Stem girth changes in response to soil water potential in lowland dipterocarp forest in Borneo: a time-series analysis

Newbery, D. M.; Lingenfelder, M. (29 July 2020). Stem girth changes in response to soil water potential in lowland dipterocarp forest in Borneo: a time-series analysis (bioRxiv). Cold Spring Harbor Laboratory 10.1101/2020.07.28.222547

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Time series data offer a way of investigating the causes driving ecological processes. To test for possible differences in water relations between species of different forest structural guilds, daily stem girth increments (gthi), of 18 trees across six species were regressed individually on soil moisture potential (SMP) and temperature (TEMP), accounting for temporal autocorrelation (in GLS-arima models), and compared between a wet and a dry period. Coefficients were estimates of response in gthi to increasing SMP or TEMP. The best-fitting significant variables were SMP the day before and TEMP the same day. The first resulted in a mix of positive and negative coefficients, the second largely positive ones. Negative relationships for large canopy trees can be interpreted in a reversed causal sense: fast transporting stems depleted soil water and lowered SMP. Positive relationships for understorey trees meant they took up most water at high SMP. The unexpected negative relationships for these understorey trees may have been due to their roots accessing deeper water supplies (SMP being inversely related to that of the surface layer), this influenced by competition with larger neighbour trees. A tree-soil flux dynamics manifold may have been operating. Patterns of mean diurnal girth variation were more consistent among species than, but weakly related to, time-series coefficients, suggesting no simple trait-based differentiation of responses. Expected differences in response to SMP in the wet and dry periods did not support a previous hypothesis for drought and non-drought tolerant understorey guilds. Trees within species showed highly individual responses. Time-series gthi-SMP regressions might be applied as indicators of relative depth of access to water for small trees. Obtaining detailed information on individual tree's root systems and recording SMP at many depths and locations are needed to get closer to the mechanisms that underlie complex tree-soil water relations in tropical forests.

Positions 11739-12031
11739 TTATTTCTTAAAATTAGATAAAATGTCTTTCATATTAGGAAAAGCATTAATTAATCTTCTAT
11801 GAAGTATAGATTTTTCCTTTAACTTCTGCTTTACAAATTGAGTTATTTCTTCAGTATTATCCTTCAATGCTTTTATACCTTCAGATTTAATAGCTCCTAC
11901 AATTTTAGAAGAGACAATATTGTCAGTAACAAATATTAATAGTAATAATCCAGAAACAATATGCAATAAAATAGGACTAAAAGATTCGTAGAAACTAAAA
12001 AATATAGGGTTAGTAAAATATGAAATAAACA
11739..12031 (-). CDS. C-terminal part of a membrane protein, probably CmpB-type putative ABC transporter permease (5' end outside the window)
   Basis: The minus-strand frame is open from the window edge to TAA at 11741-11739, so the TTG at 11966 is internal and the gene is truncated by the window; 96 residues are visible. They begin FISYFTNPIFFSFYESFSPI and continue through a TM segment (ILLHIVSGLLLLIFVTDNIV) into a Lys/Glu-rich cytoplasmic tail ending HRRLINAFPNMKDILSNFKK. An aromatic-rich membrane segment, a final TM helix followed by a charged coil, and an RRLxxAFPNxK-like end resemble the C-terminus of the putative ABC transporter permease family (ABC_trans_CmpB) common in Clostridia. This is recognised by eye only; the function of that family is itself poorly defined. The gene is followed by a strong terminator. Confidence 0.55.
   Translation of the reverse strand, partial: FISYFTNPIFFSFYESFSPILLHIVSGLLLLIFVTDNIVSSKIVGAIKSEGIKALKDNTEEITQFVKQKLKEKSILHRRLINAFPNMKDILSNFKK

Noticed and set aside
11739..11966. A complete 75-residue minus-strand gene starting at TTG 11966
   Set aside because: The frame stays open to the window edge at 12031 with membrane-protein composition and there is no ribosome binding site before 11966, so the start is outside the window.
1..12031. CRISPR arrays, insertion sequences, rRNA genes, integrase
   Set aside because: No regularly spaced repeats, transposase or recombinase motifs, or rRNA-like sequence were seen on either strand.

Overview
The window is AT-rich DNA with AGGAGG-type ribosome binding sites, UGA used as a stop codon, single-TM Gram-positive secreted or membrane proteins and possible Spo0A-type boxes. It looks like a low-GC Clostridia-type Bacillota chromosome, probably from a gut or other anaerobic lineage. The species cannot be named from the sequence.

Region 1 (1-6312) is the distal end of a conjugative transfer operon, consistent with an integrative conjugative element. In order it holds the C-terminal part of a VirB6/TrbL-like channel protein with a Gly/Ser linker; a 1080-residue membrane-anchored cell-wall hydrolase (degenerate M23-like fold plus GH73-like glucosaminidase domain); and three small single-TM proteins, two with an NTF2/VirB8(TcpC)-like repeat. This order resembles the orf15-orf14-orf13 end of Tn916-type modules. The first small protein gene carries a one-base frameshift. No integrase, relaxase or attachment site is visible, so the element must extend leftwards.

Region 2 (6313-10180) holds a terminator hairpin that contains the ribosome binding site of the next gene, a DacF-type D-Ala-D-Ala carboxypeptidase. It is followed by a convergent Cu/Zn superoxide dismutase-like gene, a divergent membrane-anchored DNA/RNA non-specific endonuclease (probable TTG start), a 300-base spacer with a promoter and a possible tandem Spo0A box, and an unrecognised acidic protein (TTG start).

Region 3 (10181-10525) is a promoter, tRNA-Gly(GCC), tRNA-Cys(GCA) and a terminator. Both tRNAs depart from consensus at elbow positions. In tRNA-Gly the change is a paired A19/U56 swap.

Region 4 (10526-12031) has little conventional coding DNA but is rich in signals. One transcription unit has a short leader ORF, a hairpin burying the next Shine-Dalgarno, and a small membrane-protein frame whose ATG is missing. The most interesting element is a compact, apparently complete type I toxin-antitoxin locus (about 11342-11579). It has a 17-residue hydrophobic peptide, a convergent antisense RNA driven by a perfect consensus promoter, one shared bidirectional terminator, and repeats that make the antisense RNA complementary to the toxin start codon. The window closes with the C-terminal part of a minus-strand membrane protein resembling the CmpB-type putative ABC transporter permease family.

Item Type:

Working Paper

Division/Institute:

08 Faculty of Science > Department of Biology > Institute of Plant Sciences (IPS) > Vegetation Ecology [discontinued]
08 Faculty of Science > Department of Biology > Institute of Plant Sciences (IPS)

UniBE Contributor:

Newbery, David McClintock and Lingenfelder, Marcus

Subjects:

500 Science > 580 Plants (Botany)

Series:

bioRxiv

Publisher:

Cold Spring Harbor Laboratory

Language:

English

Submitter:

Peter Alfred von Ballmoos-Haas

Date Deposited:

07 Aug 2020 10:01

Last Modified:

07 Aug 2020 10:01

Publisher DOI:

10.1101/2020.07.28.222547

BORIS DOI:

10.7892/boris.145620

URI:

https://boris.unibe.ch/id/eprint/145620

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